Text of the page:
The clear victory of Michelle Bachelet and the New Majority coalition in recent presidential and parliamentary elections in Chile gave her a solid mandate to move programmatically forward introducing important changes in national politics, economy and society.
In addition to the commitment to enforce fifty initiatives in her first hundred days, the main structural changes would be implemented in her 2014-2018 administration. A new and less discriminatory tax structure, a free public education system, a new industrial policy and a new constitution will be her main initiatives.
These new approaches to Chilean development and political relations also have their correlates in foreign policy. In this area, recognizing the institutional crisis of global governance, her government would aim to reinforce a constructive engagement in international organizations, contributing to their global legitimacy and power.
Chile has been elected as one of the ten non-permanent member of the UN Security Council (2014-2015), and would use this opportunity to decidedly contribute to peace and security, human rights and equity.
At the same time, her assessment of the inefficiency of global economic governance institutions and the irreversibility of the globalization process supports her willingness to participate into broader integration initiatives. Accordingly, Chile would favour its insertion into the South American economic-political space, promoting the convergence and coordination of diverse integration initiatives in the region.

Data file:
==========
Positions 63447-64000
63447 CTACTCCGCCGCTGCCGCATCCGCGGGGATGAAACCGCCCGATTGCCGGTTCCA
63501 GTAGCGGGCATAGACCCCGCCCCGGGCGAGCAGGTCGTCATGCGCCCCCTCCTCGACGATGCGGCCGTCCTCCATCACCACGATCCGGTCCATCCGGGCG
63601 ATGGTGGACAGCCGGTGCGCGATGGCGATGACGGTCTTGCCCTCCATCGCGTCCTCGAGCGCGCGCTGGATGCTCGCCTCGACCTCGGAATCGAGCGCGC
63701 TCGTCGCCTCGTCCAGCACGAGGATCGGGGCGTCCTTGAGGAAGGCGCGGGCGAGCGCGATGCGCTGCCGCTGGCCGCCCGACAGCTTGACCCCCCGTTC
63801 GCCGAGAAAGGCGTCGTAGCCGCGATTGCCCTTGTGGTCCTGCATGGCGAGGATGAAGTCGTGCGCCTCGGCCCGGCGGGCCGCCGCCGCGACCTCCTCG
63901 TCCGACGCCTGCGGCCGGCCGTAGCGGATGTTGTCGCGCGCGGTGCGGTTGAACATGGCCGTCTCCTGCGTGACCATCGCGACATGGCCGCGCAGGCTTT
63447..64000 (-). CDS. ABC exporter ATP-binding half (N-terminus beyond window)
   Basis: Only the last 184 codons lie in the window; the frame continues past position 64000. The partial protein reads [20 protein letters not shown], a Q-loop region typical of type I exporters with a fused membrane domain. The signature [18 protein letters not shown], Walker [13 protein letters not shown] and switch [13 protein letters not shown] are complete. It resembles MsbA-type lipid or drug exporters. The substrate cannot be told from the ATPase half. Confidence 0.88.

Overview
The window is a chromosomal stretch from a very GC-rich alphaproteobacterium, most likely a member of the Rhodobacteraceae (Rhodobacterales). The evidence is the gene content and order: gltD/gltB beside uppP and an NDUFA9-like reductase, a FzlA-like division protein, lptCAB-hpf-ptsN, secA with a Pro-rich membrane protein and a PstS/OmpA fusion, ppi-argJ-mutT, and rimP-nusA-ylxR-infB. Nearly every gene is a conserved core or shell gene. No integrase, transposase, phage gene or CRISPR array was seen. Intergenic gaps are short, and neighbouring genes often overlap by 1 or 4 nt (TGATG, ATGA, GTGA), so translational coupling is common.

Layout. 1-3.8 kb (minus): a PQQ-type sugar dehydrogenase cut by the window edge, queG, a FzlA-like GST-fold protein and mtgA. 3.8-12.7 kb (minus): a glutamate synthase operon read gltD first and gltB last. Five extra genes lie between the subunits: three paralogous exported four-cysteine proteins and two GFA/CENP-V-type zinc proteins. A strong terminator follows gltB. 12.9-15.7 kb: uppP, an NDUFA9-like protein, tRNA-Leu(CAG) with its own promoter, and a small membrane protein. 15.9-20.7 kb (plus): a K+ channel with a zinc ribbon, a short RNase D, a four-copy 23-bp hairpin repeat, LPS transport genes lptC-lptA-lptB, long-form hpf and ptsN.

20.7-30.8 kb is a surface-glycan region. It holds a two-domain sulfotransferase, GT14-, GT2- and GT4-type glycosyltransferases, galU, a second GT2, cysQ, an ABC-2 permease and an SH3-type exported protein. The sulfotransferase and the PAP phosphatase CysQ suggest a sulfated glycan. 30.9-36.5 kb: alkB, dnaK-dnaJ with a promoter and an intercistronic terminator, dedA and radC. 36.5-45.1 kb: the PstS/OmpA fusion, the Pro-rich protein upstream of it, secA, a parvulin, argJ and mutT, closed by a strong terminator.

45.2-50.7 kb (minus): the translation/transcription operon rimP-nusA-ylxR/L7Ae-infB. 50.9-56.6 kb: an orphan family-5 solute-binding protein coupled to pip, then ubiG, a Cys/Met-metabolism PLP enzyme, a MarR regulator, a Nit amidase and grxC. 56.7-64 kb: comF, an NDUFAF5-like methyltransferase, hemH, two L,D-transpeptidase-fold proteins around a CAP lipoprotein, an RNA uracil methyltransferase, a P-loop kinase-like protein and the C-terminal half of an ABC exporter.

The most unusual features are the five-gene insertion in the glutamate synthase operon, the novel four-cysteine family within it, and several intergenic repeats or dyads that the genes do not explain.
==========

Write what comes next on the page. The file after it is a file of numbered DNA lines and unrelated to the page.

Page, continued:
Considering the special attention placed by Bachelet’s future administration to industrial development, relations with the European Union, as well as with the USA, would favor a new agenda focused on science and technology, research & development, and innovation to increase value added to Chilean exports.
In the commercial area, due to the growing importance of the Pacific area and thanks to existing free trade agreements, her government would work to make Chile a bridge between South and Latin American and Asian countries, providing ports, services and inter connectivity, thus favoring Latin American collective relationships with the Association of Southeast Asian Nations (ASEAN).
However, the Transpacific Partnership (TPP) raises special concerns and reservations due to the danger of an indirect renegotiation of the free trade agreement (FTA) with the USA, the weakening of existing agreements on intellectual property, pharmaceutics, public purchases, services, finances and investments. The Pacific Alliance (Chile, Peru, Colombia and Mexico) would be redefined as a non-exclusive initiative, able to interact with other regional initiatives like Mercosur, as a commercial platform to jointly work in the Asian region.
The New Majority coalition’s main criticism of President Piñera’s foreign policy has been the ideological and mercantile biases in his international relations policy, leading to a decline in Chile’s political presence and weight in the regional milieu, and an inability to solve an accumulation of troublesome neighboring relationships. Therefore, the new government would emphasize regional political unity, strengthening Chile’s participation in all the diverse integration mechanisms currently existing in Latin America, particularly in South America.
Closely working and progressing with Brazil, the Union of South American Nations (UNASUR) would be the political space for a South American regional convergence and the Community of Latin American and Caribbean States (CELAC) would be highlighted as a political coordination mechanism. In this regard, the Organization of American States (OAS), currently chaired by a Chilean, and the Summits of the Americas, would lose their relative importance. Cuba’s participation in these summits would be a controversial issue between the new administration and the White House.